Although of Gothic origin, this palace takes its current configuration in the 18th century. The sixth count of Cervelló, Felipe Carlos Osorio, gave it to the municipal government when he moved to live in Madrid.

During the 19th century it was the Military Captaincy and Royal Residence, when the old Royal Palace located in the Viveros gardens was demolished during the War of Independence (1810). It was the residence of Marshal Suchet during the Napoleonic invasion and later Fernando VII signed here the decree of repeal of the Cortes of Cádiz, in 1814. The regent María Cristina also signed her abdication here in 1840, going into exile and leaving her daughter Isabel. under the mentorship of Espartero.

In 1936 it was the headquarters of the Communist Party and, after the Civil War, it was the headquarters of the O.J.E., the Triunfo and Cid academies, and the "La Vasca" pension. In 1976 it became the property of the City Council and in 2003 it was inaugurated as a Municipal Historical Archive.

This plaza was opened in 1878, demolishing several blocks of buildings. In principle it was much smaller and had a triangular shape. The square took its current appearance in the reform of the year 1970, when an underground car park was built.

The building that can be seen in the background on the left, next to the San Martín tower, is the Casa Sánchez de León (1896), which together with the old storehouse La Isla de Cuba (1895), located opposite and that not seen in the photo, they form an ideal setting for the beginning of Calle de San Vicente. Both buildings were built by the architect Lucas García Cardona.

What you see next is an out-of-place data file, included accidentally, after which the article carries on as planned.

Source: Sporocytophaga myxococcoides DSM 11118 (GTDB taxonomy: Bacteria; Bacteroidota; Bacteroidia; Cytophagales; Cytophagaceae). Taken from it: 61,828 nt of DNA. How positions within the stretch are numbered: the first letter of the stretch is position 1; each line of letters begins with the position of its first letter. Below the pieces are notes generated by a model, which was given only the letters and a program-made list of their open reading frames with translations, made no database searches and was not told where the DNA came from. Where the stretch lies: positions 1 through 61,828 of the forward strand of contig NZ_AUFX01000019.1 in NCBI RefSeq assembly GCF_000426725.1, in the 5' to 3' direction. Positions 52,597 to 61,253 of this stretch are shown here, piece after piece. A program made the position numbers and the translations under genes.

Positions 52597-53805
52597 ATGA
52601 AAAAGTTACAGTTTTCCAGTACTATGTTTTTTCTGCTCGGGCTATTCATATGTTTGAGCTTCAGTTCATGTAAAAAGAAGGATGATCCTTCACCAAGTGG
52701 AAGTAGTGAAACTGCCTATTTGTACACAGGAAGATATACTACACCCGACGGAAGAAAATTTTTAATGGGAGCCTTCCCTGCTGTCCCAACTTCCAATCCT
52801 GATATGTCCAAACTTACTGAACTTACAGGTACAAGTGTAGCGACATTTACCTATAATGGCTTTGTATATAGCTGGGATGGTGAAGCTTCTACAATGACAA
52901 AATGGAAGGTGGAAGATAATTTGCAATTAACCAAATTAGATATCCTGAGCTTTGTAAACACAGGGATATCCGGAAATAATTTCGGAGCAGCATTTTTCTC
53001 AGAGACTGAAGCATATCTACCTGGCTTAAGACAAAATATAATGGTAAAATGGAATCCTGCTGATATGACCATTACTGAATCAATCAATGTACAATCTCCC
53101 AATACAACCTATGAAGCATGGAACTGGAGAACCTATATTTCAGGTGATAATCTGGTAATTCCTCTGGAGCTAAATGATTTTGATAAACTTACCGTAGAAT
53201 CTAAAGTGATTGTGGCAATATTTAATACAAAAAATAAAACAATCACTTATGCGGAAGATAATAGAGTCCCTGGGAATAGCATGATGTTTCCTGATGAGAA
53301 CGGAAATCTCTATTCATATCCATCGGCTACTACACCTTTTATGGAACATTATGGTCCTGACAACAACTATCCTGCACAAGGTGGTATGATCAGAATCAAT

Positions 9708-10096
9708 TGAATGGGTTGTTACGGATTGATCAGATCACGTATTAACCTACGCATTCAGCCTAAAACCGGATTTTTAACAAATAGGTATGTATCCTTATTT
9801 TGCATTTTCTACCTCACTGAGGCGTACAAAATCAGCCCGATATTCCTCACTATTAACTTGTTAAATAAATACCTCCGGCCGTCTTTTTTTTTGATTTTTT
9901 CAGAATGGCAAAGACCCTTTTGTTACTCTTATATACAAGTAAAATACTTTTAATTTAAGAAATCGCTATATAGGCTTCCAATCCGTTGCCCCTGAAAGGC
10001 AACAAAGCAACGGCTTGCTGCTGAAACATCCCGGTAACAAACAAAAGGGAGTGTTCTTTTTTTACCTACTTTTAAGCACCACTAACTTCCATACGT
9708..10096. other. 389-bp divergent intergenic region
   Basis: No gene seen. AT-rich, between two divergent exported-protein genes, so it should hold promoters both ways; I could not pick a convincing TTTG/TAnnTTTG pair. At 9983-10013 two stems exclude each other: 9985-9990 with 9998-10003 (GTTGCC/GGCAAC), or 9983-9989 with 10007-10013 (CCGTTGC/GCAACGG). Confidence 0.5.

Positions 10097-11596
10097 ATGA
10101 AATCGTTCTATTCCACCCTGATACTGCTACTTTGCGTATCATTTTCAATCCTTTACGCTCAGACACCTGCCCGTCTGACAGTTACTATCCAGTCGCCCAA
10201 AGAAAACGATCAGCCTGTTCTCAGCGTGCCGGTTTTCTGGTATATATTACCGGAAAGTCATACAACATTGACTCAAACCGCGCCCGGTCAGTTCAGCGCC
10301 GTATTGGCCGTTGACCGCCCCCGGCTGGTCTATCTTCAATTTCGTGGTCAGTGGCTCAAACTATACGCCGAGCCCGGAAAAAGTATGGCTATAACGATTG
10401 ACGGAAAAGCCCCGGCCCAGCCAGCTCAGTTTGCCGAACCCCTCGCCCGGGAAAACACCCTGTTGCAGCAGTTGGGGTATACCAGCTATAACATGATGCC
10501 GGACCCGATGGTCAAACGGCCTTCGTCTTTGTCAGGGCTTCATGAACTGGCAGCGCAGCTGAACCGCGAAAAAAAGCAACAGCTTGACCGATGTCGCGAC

The convent has, attached to the wall and facing the river, a series of restored houses, which were the houses of the workers who exercised the different trades in the monastery. They were also used to temporarily house the relatives of the nuns during their visits to the convent.

Access to the church is from the square that is located behind these houses.

The towns located on the coast, Grao and Cabañal, would not pass to Valencia until 1897. Until then they had remained autonomous populations.

In these towns, a popular architecture developed between the late nineteenth and early twentieth centuries, which appears as a free and original interpretation of modernism.

The square is dedicated to Queen María de las Mercedes, wife of Alfonso XII. During the Republic it was called Plaza de la Región.

The first traffic light in Valencia was installed in this square in 1930. It was manually operated by a city guard.

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